On Wed, Mar 12, 2003 at 06:13:46PM +0900, Robert Klemme wrote:
> Things I don't understand:
> 
> Why do you introduce method alive?  Are there conditions under which
> an instance in the pool can die?  If not, you could check sanity when
> you take back an instance and put it into the pool.

Sure, I didn't see much difference in checking sanity before or after the
call though. The instance in the pool itself can't "die", but it could get
into a state where it is easier just to reinitialise it.

Thinking about this again, maybe it makes sense to check sanity only after
an exception has been raised. In that case, the sanity check can be
something reasonably active: e.g.

  def alive?
    @dbh.select_one("select 123 from dual") == 123
  end

If that returns false or an exception, then you can be pretty sure that the
instance has a problem, and it needs re-initialising.

Perhaps even cleverer would be to have a separate thread for putting new
objects into the pool, which means you can rate-limit them to one every
second (say)

> Why do you rededine the set of methods to invoke method_missing?  This
> happens anyway if a method is not implemented.

It doesn't work with DRb. DRb validates method calls explicitly and raises
an exception if they are not present: in drb/drb.rb see
'check_insecure_method', which is called from its own 'method_missing'

So to keep DRb happy, the pool object has to have real methods corresponding
to the ones in the pool objects.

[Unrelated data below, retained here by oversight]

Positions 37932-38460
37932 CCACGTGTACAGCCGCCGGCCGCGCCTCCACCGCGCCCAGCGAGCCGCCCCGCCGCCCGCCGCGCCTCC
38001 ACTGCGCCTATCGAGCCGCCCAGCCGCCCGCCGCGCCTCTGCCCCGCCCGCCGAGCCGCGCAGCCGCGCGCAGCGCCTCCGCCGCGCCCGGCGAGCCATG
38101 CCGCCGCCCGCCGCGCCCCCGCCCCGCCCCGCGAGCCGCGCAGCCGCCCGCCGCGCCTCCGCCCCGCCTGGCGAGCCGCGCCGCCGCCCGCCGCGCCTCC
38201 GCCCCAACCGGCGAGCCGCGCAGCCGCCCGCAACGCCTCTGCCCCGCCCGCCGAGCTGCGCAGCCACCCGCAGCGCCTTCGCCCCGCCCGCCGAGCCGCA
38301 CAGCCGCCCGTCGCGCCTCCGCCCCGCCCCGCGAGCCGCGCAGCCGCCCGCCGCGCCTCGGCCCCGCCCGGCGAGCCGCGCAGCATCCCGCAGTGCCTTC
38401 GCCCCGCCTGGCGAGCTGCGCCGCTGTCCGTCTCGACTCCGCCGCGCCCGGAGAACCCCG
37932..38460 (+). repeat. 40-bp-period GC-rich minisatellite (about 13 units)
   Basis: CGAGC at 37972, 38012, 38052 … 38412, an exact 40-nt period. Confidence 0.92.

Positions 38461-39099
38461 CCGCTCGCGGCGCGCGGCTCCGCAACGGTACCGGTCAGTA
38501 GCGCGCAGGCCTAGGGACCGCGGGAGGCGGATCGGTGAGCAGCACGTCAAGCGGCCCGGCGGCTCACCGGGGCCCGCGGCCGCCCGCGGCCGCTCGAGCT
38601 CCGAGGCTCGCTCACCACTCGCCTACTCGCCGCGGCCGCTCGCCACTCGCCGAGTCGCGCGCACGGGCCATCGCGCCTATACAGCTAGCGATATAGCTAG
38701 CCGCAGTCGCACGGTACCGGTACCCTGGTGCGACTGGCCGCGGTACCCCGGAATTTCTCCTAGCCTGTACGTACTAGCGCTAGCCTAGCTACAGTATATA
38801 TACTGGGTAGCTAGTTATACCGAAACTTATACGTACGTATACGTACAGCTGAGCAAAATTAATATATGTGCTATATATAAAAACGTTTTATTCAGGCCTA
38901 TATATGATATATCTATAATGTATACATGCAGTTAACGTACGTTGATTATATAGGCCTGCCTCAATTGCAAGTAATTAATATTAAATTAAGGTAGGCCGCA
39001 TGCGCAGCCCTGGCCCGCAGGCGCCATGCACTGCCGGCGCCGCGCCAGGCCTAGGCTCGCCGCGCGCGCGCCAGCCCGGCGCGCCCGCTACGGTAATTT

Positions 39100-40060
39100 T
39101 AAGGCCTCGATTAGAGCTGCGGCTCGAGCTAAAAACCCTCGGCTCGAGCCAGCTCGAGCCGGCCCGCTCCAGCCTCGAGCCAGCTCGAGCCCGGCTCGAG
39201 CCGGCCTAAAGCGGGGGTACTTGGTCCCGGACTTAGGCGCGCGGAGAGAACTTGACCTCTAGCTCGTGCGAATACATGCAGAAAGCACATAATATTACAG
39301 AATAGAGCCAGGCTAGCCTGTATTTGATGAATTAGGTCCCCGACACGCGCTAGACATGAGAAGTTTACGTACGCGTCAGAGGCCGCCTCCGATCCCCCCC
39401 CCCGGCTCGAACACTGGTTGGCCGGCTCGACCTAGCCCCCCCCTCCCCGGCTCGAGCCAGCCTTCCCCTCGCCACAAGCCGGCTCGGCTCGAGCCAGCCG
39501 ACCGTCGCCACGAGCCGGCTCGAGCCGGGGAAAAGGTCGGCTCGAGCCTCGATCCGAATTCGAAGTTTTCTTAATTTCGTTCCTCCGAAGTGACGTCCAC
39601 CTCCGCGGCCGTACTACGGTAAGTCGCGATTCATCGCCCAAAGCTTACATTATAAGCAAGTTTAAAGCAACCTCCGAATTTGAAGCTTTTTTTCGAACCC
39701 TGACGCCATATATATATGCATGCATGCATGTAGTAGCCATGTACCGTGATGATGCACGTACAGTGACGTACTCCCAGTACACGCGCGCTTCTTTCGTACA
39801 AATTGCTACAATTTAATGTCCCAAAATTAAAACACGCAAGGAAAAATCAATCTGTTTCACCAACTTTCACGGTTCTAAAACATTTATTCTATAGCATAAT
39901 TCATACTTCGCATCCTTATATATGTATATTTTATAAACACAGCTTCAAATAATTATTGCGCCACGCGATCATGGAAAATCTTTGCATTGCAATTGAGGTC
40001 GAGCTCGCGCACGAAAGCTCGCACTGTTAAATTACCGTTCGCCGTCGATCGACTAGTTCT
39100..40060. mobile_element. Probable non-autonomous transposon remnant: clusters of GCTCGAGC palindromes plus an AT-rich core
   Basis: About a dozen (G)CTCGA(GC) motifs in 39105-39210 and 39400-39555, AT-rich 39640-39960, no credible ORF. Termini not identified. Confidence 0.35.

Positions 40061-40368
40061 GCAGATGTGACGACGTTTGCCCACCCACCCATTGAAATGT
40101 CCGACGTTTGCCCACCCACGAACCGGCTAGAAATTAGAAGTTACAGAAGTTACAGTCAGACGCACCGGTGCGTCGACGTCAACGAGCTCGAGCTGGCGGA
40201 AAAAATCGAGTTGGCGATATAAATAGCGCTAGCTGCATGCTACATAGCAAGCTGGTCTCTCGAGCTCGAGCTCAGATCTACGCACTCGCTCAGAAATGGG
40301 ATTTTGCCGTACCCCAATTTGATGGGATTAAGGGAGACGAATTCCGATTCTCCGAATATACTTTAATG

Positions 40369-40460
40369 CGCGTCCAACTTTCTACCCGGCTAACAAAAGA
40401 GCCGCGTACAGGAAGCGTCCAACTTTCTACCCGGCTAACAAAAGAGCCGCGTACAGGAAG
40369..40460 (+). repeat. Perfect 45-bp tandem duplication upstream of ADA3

You don't need to list the methods explicitly in the facade in cases where
method_missing is sufficient though.

> Room for improvement:
> 
> I'd change the design in a way that the pool and the facade are
> separated.  This is orthogonal functionality and by extracting the
> pool functionality to another class the design becomes cleaner and
> more modular, hence improved reusability.

Sounds reasonable, how do you suggest: (facade) has-a (pool) ?
I can't think of a good way to express that though.

> The @poolnotempty.wait(@mutex) should be in a loop because with only
> one element in the pool and two threads waiting and both are signalled
> only one can fetch the element and the other has to continue waiting.
> Normally this can't occur in your example

Even if it did, wouldn't that be the correct behaviour? i.e. two threads are
waiting on an empty pool, the cv is signalled when one object is put back
into the pool (which allows one of the waiting threads to take it back out
again). When a second object is put back into the pool the cv will be
signalled again, so the second waiting thread will be woken. Or am I missing
a sequence which causes this to fail?

> You can look at some stuff I put here for threading purposes:
> http://www.rubygarden.org/ruby?MultiThreading

Nice introduction. I found 'ObjectPoolingAndThreading' before, but the code
given assumed that it was spawning fresh threads itself - which doesn't work
where some other process is spawning them.

Cheers,

Brian.